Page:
Ah, the well-worn tradition of chefs and owners publicly calling out restaurant critics after not-great reviews. Jeffrey Chodorow once took out an ad calling into question Frank Bruni’s credentials. Keith McNally has practically made a second career of it. And now, in response to a tepid one-star write-up of Vaucluse in the New York Times, Altamarea Group CEO Ahmass Fakahany has published a letter that comes down hard on current critic Pete Wells.
The New York Times Dining review section is at its lowest point, and the subject of much industry chatter in this regard. Congratulations. You have managed to do a fantastic job of getting it there. The rating star system has become a random process lacking any systematic element to encourage chefs and restaurateurs to create, and even have fun with the adrenaline rush of the process, but increasingly falls on your whims and moods.
The CEO also calls out Wells’s fact-checking process:
Your fact checking questions reveal consistently an embarrassing lack of knowledge and show an absence of a natural food interest of any New York Times food critic to date. It is equally embarrassing for us to write most of the core food section text for you, in response to your emails, to give the reader a false perception of your knowledge.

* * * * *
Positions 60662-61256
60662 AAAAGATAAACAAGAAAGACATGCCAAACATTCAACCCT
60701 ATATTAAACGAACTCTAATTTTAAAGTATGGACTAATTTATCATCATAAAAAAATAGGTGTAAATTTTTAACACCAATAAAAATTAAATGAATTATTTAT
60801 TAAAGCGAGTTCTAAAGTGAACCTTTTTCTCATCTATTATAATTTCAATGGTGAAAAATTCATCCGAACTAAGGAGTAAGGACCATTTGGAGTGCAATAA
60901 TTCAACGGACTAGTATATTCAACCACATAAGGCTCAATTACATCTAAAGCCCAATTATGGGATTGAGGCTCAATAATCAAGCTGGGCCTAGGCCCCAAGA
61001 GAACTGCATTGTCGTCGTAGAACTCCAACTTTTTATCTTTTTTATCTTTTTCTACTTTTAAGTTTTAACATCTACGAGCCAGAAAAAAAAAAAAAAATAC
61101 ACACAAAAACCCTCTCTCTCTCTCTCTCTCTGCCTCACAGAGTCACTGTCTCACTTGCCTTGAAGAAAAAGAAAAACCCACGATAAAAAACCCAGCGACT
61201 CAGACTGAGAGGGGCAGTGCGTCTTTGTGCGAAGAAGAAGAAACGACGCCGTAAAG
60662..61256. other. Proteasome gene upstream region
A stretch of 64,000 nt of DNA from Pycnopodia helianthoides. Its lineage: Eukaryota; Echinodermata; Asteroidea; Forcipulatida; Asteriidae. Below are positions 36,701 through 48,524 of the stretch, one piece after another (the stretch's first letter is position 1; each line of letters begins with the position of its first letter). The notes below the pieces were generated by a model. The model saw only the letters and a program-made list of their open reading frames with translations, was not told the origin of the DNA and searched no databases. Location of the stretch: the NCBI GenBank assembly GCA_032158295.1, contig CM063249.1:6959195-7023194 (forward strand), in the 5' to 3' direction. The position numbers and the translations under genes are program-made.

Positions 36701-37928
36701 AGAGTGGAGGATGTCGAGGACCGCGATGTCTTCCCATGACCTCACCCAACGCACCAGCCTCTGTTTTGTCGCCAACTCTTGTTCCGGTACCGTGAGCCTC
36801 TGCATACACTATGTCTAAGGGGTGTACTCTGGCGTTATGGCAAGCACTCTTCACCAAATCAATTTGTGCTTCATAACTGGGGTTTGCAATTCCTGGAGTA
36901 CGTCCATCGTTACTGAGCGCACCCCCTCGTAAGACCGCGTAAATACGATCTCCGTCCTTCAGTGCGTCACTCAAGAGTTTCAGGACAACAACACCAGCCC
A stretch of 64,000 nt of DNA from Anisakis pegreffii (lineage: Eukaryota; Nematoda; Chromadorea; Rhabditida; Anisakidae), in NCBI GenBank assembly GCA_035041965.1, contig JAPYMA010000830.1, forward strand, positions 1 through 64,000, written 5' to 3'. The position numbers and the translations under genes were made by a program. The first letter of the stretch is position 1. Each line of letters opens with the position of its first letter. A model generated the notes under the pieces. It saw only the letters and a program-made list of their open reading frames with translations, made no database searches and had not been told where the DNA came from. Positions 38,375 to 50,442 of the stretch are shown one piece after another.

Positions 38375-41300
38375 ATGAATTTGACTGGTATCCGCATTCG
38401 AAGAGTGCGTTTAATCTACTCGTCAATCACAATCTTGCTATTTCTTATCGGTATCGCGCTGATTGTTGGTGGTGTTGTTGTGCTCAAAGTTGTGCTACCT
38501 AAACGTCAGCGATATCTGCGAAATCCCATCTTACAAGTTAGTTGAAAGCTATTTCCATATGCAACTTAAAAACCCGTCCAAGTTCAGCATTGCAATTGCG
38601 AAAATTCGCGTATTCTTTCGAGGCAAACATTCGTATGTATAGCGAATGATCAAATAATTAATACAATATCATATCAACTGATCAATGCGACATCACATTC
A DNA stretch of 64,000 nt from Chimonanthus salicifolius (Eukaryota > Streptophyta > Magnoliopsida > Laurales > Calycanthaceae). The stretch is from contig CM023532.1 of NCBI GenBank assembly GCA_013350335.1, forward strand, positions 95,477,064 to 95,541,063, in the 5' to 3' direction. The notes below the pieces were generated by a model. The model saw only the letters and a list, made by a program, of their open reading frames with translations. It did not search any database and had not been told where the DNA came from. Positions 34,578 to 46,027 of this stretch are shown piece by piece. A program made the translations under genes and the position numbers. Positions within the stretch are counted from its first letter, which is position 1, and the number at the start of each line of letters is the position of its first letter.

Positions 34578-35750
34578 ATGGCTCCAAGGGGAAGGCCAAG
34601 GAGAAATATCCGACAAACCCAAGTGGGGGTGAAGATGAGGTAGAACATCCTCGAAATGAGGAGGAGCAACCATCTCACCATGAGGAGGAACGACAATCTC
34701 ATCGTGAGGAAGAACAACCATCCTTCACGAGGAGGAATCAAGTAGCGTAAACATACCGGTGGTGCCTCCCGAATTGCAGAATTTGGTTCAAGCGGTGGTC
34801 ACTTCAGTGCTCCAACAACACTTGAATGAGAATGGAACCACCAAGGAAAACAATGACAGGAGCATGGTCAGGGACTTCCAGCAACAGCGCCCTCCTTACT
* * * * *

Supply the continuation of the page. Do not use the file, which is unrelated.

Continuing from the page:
Then, things get personal:
You seem so desperately anxious to be relevant in your time in this post. Is it because you want to develop a personal profile knowing you will never be a Craig Claiborne, Mimi Sheraton, Ruth Reichl, Frank Bruni, or a Florence Fabricant? Is it because you worry about readership knowing you march on a path of a dinosaur given the age of digitization?
In a broader way, Fakahany also addresses the star system’s inherent issues, and calls for a “re-calibration.” Wells, meanwhile, hasn’t yet responded.